Alexandria Total Dentistry
General & Cosmetic Dentistry located in Alexandria, VA
Dental X-rays are an integral component of preventive oral health care, helping dentists uncover disease or damage that can’t be seen during a routine dental exam. At Alexandria Total Dentistry in Alexandria, Virginia, Daniel J. Lee, DMD, and Steven J. Lee, DDS, utilize cutting-edge digital X-rays, which use much less radiation than traditional X-rays. If you’re in the Washington, D.C., area and you’d like to schedule a visit, call the office today or schedule an appointment online any time.
X-Rays Q & A
How are X-rays used in dentistry?
X-rays are an essential tool in preventive dentistry because they help reveal the hidden signs of damage, decay, and disease that can’t always be seen in a clinical oral exam.
Also known as radiograph imaging, X-ray imaging uses electromagnetic waves, a type of low-dose radiation, to produce detailed images of the structures inside your mouth. As these energy waves pass through your oral tissues, they’re absorbed in varying degrees depending on the density of those tissues.
Bone tissue absorbs the most X-ray energy because it’s dense. That’s why your teeth and jawbones appear white on X-ray film. Fat, muscle, and other soft tissues appear gray because they absorb less energy.
Although some dental X-rays are extraoral, or taken from outside your mouth, most dental X-rays are intraoral, or taken from inside your mouth. That’s because intraoral X-rays generally provide the most detailed pictures of your teeth, bones, and soft tissues.
What do dental X-rays show?
Dental X-rays allow the team at Alexandria Total Dentistry to diagnose hidden tooth decay or detect concealed signs of a potential oral health problem. X-rays are used to:
- Diagnose tooth decay (cavities)
- Look for signs of periodontitis (gum disease)
- Evaluate the roots of your teeth
- Assess jawbone health around each tooth
- Monitor the status of developing teeth
The most common types of dental X-rays include:
This type of X-ray allows your dentist to see teeth in their entirety, from their crown to their roots. It also provides a view of the bone tissue that surrounds and supports each tooth.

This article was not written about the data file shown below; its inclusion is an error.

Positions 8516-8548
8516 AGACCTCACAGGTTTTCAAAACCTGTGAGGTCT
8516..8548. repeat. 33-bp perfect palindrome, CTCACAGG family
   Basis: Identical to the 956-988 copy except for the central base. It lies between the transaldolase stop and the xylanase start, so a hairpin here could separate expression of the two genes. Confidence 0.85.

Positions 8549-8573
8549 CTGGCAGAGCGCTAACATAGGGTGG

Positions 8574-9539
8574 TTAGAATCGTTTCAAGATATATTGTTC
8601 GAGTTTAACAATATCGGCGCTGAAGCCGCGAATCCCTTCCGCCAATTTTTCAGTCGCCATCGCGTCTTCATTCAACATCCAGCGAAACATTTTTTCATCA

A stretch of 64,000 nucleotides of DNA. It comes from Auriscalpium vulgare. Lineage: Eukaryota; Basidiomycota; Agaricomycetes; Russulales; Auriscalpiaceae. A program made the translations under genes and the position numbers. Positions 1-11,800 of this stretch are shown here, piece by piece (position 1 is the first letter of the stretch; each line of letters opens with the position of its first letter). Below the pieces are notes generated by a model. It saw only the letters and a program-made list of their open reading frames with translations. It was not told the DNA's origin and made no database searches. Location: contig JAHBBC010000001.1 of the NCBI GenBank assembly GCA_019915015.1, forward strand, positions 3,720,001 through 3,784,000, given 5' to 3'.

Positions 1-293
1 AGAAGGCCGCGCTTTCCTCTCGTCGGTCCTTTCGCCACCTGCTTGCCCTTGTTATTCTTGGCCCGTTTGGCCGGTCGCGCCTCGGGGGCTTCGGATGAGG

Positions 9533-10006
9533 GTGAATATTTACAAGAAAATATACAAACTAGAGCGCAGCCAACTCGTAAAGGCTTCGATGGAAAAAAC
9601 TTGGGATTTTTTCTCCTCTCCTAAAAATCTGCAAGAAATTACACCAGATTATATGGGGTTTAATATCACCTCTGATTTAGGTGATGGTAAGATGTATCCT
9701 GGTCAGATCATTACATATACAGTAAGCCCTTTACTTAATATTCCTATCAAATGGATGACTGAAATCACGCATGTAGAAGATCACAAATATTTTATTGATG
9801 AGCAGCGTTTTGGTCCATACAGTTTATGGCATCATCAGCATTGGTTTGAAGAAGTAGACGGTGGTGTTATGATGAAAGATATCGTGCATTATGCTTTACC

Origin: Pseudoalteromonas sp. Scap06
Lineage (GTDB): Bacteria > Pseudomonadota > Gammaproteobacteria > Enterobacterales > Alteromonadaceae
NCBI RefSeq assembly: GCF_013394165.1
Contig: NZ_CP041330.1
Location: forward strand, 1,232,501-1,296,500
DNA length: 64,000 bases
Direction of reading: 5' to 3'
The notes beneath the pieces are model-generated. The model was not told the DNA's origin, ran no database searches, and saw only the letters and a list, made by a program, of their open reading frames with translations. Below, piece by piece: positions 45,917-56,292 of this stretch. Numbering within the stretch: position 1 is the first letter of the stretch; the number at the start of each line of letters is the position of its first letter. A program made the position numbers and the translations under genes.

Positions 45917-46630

Bitewing X-rays helps your dentist see your molars, or the upper and lower teeth in the back of your mouth. Besides revealing details about tooth alignment and bite, this type of X-ray also shows if there’s any hidden decay between your molars.
This type of X-ray, which provides a view of your teeth, jaws, nasal area, and sinuses, is usually used for patients who require dental implants or orthodontic treatment.
Are X-rays safe?
It’s not unusual for patients to worry about the safety of X-rays because they expose your body to radiation. Although significant or accumulative radiation exposure can lead to the type of cell mutations that cause cancer, traditional dental X-ray machines use extremely low doses of radiation that are considered safe.
In an effort to provide the safest possible care, the team at Alexandria Total Dentistry use digital X-rays, a cutting-edge alternative to traditional low-dose X-rays.
Even though digital X-rays still require a small amount of radiation to produce images, they use far less than traditional X-rays — your radiation exposure from digital X-rays is 50-80% less than with low-dose traditional dental X-rays.
To ensure X-ray testing is as safe as possible, you’ll also wear a lead apron over your body. The radiation that you’re exposed to doesn’t remain in your body following the procedure.
How often should I have dental X-rays?
X-rays are a routine part of preventive dental care, and most people need to have them on a regular basis to help maintain optimal oral health. To determine how frequently you need X-rays, your dentist considers your dental and medical history, and assesses your current oral health.
If you’re prone to developing cavities, you can expect to have dental X-rays every six months; those who rarely get cavities may only need X-rays once every couple years. The team at Alexandria Total Dentistry can let you know what’s best for you based on your individual oral health needs.
To learn more about digital X-rays, call the office or schedule an appointment online today.